New technology to lung tumours without having to puncture the skin has been used for the first time at a hospital in London.
A patient at St Bartholomew’s hospital, which is part of Barts Health NHS Trust, was the first in the world to have the procedure.
The operation involves using software to create a 3D map of the lung, which guides surgeons as they pass a catheter through the patient’s mouth and airways in order to reach the tumour.
A targeted dose of microwave energy is then administered directly to the tumour, without making a cut.
The new procedure replaces the current method, which involves puncturing the lung through the skin and muscles, which can be painful for patients.
The procedure was carried out by Kelvin Lau, consultant and lead for thoracic surgery at the trust.
He said: “This heralds a new era where more patients can potentially be cured for their lung cancer. Currently, one in five patients with potentially curable lung cancer are not fit enough to undergo the standard treatment of operation or radiotherapy, but we can now treat these patients using navigational bronchoscopy. I am absolutely delighted.”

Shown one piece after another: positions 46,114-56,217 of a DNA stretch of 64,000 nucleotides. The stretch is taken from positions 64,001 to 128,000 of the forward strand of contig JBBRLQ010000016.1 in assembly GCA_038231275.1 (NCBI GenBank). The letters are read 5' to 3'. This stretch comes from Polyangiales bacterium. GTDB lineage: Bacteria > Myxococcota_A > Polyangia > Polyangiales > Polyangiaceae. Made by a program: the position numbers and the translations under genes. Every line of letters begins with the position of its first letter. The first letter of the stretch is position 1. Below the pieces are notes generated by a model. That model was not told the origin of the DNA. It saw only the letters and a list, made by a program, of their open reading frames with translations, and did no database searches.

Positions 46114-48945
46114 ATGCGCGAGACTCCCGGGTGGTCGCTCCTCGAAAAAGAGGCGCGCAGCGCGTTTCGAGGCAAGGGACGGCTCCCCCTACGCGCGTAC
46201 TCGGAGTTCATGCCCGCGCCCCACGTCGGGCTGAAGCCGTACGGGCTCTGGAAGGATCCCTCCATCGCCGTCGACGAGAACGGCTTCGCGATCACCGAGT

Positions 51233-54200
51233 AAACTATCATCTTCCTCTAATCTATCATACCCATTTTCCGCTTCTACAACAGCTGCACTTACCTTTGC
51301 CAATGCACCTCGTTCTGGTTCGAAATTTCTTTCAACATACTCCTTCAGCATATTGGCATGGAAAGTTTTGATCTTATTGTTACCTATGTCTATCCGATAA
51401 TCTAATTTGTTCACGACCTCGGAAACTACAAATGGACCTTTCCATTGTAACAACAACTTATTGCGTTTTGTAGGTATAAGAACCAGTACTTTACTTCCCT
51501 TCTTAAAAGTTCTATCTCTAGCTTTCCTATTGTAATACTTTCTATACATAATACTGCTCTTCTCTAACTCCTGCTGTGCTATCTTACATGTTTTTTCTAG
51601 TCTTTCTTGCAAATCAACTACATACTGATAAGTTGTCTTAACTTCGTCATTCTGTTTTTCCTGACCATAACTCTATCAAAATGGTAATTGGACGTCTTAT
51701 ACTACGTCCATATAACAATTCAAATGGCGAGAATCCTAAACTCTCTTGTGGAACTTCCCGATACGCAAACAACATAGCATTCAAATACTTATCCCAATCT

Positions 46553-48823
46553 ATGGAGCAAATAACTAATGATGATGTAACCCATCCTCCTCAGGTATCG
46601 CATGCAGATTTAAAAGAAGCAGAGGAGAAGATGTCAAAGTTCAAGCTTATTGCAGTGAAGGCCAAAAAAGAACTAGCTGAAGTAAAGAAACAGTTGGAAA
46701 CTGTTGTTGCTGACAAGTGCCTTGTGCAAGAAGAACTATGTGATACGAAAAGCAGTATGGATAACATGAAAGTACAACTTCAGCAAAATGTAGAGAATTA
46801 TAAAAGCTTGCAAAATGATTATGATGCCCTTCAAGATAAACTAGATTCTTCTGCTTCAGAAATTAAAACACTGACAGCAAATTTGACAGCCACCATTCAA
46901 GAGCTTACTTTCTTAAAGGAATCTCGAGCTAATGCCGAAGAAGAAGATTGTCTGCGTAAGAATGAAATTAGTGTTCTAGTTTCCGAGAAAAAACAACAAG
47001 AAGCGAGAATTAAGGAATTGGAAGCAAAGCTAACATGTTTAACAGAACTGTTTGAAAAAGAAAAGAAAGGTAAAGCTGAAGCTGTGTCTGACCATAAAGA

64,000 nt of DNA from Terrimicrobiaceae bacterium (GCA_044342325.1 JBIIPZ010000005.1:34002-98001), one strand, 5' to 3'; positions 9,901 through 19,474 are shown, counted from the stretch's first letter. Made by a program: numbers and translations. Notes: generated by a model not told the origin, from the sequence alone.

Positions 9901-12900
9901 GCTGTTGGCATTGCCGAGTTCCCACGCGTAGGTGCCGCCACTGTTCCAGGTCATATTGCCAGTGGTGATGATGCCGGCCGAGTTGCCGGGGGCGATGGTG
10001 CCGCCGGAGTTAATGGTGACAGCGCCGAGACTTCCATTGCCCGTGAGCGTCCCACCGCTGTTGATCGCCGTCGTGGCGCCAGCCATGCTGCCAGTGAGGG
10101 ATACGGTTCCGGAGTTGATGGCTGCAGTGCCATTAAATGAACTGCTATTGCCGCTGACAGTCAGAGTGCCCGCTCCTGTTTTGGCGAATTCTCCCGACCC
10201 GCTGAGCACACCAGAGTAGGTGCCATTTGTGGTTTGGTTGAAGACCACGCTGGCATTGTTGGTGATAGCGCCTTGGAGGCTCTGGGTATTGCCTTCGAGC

“Navigational bronchoscopy allows us to safely and painlessly reach the tumour, without using cuts or needles, or needing to puncture the lungs.”
The superDimension navigational bronchoscopy and the Emprint microwave ablation technologies are developed and manufactured by Medtronic.
The 3D imaging software is developed and manufactured by Philips.
St Bartholomew’s Hospital is believed to be the first hospital in Europe to use the technology and was made possible by £145,000 of funding from Barts Charity.
Fiona Miller-Smith, chief executive of Barts Charity, said: “We are thrilled that the charity’s funding has been used to purchase this equipment, which is increasing the treatment options available to patients with lung cancer.
“We are proud to support ambitious and forward-thinking surgeons like Mr Lau who are pushing the boundaries of cancer treatment.”
Back in January, Digital Health News reported on how surgeons at the trust have started to use robotic technology during some procedures.